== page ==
Thursday, July 31, 2014

Neshoba County Fair highlight the daily chair races

            Jan Risher is an author, freelance journalist and popular columnist for the Lafayette Advertiser in Lafayette, Louisiana. She’s also a transplant from southern Mississippi and loves to share her crazy state with readers. Crazy with deep affection, mind you, since no one in south Louisiana can throw crazy stones.
Photos by Neshoba County Fair
            This past week she shared stories and images from the Neshoba County Fair, which happens every summer about 25 miles from where Risher grew up. The annual event is more like a party, Risher explained, where people from the area come home and stay at "cabins" owned by residents. Camping, a few hotels and the Dancing Rabbit Casino are some accommodations available for tourists.
            “And basically, it's a giant reunion,” she said. “If you're from Neshoba County, you go home for that week and stay at the fair. If your parents are from Neshoba County that week, you go and stay at the fair.”
            Like most county fairs, there is plenty to do, including over at the racetrack.
Of course there's a pageant!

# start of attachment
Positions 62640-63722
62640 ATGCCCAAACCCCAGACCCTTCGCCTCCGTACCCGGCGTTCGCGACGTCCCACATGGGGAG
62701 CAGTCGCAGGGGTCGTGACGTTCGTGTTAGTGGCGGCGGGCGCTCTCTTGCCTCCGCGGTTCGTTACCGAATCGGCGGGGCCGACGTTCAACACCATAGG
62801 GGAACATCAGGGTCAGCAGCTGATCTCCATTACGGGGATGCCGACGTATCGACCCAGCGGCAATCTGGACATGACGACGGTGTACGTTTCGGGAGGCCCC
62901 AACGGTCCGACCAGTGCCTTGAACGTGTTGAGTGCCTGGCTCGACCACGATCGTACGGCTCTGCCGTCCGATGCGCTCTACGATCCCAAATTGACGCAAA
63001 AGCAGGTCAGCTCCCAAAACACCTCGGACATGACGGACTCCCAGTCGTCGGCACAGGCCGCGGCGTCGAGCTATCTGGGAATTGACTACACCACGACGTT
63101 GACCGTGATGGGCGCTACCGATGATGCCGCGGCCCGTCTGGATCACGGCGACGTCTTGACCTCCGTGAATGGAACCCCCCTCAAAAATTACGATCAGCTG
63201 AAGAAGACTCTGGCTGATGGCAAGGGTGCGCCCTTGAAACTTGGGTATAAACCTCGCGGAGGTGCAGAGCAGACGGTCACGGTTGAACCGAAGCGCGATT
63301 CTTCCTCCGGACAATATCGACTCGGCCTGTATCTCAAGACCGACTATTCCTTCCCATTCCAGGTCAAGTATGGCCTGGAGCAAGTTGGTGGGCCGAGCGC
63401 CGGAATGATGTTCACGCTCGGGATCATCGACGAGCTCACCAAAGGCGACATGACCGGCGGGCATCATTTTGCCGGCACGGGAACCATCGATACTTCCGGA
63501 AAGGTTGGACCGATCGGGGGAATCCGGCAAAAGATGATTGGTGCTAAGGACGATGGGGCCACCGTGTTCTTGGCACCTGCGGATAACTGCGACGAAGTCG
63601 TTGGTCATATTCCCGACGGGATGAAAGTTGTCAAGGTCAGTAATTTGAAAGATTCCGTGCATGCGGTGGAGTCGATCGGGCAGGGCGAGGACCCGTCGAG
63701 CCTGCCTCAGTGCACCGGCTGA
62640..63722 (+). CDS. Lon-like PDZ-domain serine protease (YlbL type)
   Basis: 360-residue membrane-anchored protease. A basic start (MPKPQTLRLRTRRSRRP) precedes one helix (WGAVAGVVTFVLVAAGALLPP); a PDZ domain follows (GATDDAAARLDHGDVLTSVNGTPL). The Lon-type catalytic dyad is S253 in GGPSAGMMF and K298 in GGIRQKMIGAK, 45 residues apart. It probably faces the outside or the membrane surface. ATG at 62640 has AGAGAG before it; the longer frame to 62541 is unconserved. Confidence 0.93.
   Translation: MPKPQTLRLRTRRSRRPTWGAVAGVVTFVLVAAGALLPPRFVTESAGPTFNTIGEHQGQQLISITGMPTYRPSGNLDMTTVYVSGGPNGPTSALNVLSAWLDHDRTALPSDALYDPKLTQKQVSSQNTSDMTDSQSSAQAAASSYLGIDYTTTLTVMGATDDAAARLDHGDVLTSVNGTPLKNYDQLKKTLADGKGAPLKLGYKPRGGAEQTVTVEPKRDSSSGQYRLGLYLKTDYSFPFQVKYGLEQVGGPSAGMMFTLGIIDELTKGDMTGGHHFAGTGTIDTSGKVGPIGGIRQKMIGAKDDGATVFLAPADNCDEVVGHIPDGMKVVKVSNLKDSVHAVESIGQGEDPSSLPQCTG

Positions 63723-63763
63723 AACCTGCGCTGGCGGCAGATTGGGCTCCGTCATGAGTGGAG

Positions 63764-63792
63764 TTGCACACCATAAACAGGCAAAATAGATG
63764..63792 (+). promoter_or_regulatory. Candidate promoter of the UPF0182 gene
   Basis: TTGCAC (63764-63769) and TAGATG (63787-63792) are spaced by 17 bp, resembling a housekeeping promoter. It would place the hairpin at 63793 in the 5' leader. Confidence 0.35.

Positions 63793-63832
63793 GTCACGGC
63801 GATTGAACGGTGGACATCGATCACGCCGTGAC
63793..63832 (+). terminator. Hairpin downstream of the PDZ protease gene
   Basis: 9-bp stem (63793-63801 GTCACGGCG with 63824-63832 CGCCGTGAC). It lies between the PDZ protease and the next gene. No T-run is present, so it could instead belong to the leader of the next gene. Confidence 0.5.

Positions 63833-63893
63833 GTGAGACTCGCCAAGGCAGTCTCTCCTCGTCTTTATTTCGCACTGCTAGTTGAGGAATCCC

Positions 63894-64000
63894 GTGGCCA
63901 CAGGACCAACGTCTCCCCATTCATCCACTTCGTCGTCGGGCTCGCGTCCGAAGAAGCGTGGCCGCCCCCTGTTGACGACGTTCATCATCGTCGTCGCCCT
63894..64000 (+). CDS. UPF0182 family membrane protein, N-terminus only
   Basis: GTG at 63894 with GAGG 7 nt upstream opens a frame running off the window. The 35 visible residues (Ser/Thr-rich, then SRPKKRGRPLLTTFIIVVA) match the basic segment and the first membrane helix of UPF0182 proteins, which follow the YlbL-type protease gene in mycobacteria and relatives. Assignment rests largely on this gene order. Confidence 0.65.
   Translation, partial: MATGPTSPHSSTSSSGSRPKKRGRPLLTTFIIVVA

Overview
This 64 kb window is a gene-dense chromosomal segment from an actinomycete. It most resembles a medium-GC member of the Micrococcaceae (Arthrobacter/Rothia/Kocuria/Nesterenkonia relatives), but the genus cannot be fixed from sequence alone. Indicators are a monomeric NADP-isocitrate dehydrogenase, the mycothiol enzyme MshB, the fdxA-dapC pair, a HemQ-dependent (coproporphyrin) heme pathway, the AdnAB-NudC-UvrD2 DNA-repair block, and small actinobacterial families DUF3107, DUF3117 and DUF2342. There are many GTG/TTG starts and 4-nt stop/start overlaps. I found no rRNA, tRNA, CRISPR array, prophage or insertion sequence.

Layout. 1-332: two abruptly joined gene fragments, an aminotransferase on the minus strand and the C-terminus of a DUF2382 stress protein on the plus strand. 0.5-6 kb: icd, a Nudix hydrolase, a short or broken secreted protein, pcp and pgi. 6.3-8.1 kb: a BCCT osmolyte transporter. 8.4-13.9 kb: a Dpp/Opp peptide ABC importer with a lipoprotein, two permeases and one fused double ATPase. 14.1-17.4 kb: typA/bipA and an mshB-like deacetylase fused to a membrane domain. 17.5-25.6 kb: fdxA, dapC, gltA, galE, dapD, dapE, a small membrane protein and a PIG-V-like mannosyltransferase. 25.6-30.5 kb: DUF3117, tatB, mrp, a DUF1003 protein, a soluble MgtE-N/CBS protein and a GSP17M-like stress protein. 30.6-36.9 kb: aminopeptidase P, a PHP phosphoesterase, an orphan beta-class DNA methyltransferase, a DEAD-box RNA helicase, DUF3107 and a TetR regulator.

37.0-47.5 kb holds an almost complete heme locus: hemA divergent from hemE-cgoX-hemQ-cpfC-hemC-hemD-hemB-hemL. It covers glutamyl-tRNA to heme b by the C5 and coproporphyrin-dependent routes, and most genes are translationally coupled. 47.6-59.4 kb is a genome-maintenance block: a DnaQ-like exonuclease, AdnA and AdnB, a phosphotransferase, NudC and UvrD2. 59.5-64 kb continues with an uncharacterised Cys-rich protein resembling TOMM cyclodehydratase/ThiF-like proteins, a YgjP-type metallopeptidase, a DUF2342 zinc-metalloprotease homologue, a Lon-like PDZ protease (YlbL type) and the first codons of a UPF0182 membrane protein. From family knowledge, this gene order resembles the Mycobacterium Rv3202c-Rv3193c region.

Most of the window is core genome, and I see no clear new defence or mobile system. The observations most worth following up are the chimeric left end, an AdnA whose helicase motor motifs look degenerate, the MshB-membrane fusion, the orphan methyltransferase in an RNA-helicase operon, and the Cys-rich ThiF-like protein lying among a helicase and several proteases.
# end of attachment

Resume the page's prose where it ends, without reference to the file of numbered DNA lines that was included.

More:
“For the record, it is ridiculously hot there and people stay for the week, relaxing, watching horse cart races, riding rides, looking at the pickles and jam that won various contests and enjoying nightly performances (usually concerts),” Risher posted on Facebook. “This happens every afternoon when they open the racetrack for seating for that evening's concert.”
            When she posted, that night's show was the Miss Neshoba County contest.”
            The real fun, however, happens pre-show. When they open the area for lawn chairs at the afternoon and evening events, things get a little crazy — and we mean Deep South crazy. Participants wanting a good seat — and hauling their own lawn chairs — race to the best spot. It’s so funny, there are numerous videos on YouTube documenting this craziness.
            “The chair races are simply an afternoon ritual of Mississippians entertaining (and hurting) themselves to get the best seats for the nightly show,” Risher explained.
Chair races at the Neshoba fair.
            Want to see what the chair races looks like? Here’s a clip.
            According to Risher, cabins get all lit up and decorated for the event.
            “Years and years ago, National Geographic did a story on the Neshoba County Fair,” she said. “It's changed since then — for one thing, people have a lot more access to twinkly lights!”
            Just don’t forget it’s still Mississippi in July.
            “Those lights don't fool me,” Risher said. “I know how hot the fair is.”

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